Alastair Campbell, Ruby Wax, Bob Geldof are amongst the signatories of a powerful open letter published this week. The letter argues that mental health services must receive equal funding to physical health, with lead instigator former minister Normal Lamb calling the disparity a 'historic injustice'.
Though the letter continuously repeats that the current funding crisis is 'not the fault of any particular government', it has been written now because the 'Parity of Esteem' between physical and mental health enshrined in law in 2012, and part of the government's own mental health strategy is simply not reaching cash-poor services. The reality of closures, job cuts, burnout and crises has only increased since 2012 even though, as the letter argues, there are strong economic as well as humanitarian arguments for the fairer dispersion of NHS funds.
Whilst this letter is to be lauded, much of the 'parity of esteem' ideology it rests upon is problematic, as it suggests that mental suffering is 'an illness like any other'. But is this really the case?
Mental suffering affects the core of one's self, one's thoughts, perceptions, energy levels, experience. Who suffers, for how long, and with what chance of recovery is heavily indexed to other things which define the self - early abuse, trauma and deprivation, social isolation, poverty and minority status, families which are critical and hostile. Similarly, the policies and ideals of the state have a direct effect on mental health. So, mental suffering increases following austerity measures appear to have an immediate drip down effect on things like antidepressant prescription and the number of people going to their GPs in anguish. The parity argument reinforces ideas of a simple causality, rooted in neopositivism, that just doesn't fit the evidence-base.
To then assign causality to a physical agent like brain chemistry is highly controversial. There is no robust evidence that mental suffering is caused solely by a particular pathology of brain chemistry . Rather, it is hopeless, unsafe, damaging and impoverished environments that can all contribute to damaging our mental health. These environments are directly linked to society, with contemporary ideas of what it means to be human and to succeed. If, for example, Department of Work and Pensions workers are conditioned to frame non-working as a 'psychological failure', making invisible the fact that there are no jobs, the individual is left with a feeling of lack - associated with understandable irritation, confusion and lack of energy - all too easily labelled and experienced as depression.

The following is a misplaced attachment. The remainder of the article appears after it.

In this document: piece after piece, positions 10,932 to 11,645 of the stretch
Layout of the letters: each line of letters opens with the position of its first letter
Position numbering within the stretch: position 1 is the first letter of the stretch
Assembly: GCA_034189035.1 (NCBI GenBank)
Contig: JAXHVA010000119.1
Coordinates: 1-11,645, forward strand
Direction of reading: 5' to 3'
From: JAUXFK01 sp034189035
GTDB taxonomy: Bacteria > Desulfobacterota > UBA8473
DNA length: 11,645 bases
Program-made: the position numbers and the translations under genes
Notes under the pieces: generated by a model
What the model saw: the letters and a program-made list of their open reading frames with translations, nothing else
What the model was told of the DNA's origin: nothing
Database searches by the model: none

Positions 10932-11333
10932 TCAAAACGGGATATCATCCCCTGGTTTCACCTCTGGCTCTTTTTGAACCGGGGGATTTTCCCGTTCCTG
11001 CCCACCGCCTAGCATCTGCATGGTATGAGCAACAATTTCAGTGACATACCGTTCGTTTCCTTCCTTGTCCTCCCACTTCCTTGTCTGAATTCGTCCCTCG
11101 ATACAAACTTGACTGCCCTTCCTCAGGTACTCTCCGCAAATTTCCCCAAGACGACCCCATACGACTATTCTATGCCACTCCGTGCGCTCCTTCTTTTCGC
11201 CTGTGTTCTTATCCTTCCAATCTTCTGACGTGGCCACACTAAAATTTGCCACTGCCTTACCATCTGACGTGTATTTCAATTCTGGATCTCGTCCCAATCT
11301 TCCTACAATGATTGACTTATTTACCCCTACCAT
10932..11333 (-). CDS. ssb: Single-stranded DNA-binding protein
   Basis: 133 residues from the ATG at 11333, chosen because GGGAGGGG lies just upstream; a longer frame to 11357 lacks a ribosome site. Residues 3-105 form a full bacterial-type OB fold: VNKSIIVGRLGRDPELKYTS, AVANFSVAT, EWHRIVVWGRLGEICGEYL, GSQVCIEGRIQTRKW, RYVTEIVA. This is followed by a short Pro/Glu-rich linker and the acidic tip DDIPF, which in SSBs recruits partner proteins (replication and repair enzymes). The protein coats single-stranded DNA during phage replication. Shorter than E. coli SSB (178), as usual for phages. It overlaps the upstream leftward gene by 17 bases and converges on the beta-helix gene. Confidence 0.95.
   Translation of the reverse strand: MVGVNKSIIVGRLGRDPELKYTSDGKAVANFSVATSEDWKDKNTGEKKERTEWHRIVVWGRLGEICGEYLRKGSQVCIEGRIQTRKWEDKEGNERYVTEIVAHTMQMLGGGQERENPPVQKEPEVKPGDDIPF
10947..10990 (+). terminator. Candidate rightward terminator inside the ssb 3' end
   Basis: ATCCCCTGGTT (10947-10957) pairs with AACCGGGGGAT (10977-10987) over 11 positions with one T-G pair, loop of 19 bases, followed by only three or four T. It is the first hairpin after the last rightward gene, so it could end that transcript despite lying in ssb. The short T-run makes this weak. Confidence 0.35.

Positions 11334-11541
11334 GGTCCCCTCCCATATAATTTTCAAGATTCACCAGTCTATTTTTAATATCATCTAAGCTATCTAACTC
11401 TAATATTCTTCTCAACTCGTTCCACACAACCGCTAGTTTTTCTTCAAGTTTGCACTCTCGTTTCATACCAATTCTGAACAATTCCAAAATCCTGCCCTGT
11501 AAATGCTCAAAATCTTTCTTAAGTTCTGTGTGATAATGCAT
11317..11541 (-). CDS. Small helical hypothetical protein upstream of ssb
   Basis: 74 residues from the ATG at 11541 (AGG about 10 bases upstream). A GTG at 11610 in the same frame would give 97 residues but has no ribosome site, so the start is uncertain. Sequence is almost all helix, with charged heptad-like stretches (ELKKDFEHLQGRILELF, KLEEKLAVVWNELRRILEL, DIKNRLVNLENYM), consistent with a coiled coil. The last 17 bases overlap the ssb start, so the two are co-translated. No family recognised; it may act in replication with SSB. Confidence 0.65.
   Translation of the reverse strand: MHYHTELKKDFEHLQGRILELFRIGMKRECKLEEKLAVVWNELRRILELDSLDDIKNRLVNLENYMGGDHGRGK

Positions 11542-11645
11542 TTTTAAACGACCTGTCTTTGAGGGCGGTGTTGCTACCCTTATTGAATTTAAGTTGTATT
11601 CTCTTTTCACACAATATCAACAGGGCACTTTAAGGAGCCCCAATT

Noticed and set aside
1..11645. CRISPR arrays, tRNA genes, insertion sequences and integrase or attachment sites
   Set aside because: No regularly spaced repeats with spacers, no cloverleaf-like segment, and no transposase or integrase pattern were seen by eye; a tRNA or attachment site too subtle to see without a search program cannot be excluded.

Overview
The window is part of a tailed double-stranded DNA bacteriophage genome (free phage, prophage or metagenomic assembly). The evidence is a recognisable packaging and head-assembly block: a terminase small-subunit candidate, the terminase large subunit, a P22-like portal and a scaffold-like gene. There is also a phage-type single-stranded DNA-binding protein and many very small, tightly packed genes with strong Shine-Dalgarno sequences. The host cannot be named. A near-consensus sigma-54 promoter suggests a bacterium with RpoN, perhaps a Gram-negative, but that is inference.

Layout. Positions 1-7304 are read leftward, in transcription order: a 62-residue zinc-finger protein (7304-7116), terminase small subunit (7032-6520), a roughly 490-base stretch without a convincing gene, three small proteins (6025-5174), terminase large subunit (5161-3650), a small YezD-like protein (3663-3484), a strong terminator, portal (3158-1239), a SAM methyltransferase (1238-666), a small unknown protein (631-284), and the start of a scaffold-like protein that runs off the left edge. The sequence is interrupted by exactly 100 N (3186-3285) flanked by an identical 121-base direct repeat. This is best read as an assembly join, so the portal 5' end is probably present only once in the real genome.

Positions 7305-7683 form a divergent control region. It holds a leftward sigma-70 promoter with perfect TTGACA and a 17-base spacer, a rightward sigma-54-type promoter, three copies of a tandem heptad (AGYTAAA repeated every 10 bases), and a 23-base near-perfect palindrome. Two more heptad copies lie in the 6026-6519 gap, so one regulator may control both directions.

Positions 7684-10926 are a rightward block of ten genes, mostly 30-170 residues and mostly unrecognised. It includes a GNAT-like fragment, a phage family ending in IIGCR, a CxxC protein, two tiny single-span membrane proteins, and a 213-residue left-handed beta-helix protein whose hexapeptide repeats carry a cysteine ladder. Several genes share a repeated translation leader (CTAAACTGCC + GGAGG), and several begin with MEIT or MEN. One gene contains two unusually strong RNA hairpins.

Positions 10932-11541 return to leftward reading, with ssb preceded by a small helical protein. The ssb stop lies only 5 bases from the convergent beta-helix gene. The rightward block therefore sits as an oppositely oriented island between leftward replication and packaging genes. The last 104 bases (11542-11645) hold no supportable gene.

Mental suffering here is localised in the body but can also be understood in many cases as a form of dissent at an environment which makes thriving impossible. By labelling this illness, we shut down the message that the body is trying to transmit. Of course, this context-less narrative is one the government is likely to lap up. And, combined with this, the parity/equivalence/illness narrative is deeply unhelpful. For example, though any anti-stigma campaign will have some effect, there is consistent evidence that the public prefers psychosocial to biogenetic explanations of mental suffering, and will be less prejudiced if these more contextualised accounts are offering to them. Funding a campaign that argues mental suffering is like having a broken leg, as opposed to one which sees hearing voices, for example, as something that can be useful and provide insight, is thus a political act. A 'Bad Things Can Happen and Drive you Crazy' campaign has yet to be funded by government, despite its purported aim of following what the evidence-base tells us. This, perhaps, is because the government can be responsible for at least some of the bad things.
Mental suffering is on the agenda as never before, and thank god. But whilst those in the 'just like any other illness' camp are keen to take credit for this, the reasons are far more complicated. The rise in social media, the cult of the individual, and the rise of celebrity and misery memoirs, for example, are at least as probable reasons. The stories that do well in terms of book sales or internet hits tend to have some things in common. They provide a complex background leading up to the emergence of distress, one which has explanations in life history as much as biochemistry; these stories tend to construct a breakdown as a breakthrough leading to a different relation to the world, hope and the idea of a future.
There are - nearly always - lessons to be learnt from the suffering which can bear messages from the past, and provide nuggets of wisdom for future growth. In representing mental suffering, we must avoid stamping all these stories as 'just like any other illness' and thereby denying the complexity they carry with them. Let's demand equal funding, access to therapies and, yes, sometimes medications when suffering threatens to tear our minds and bodies apart. But let's do that insisting the suffering is no less real, no less deserving because it so often embodies something of what goes wrong with families, communities and society.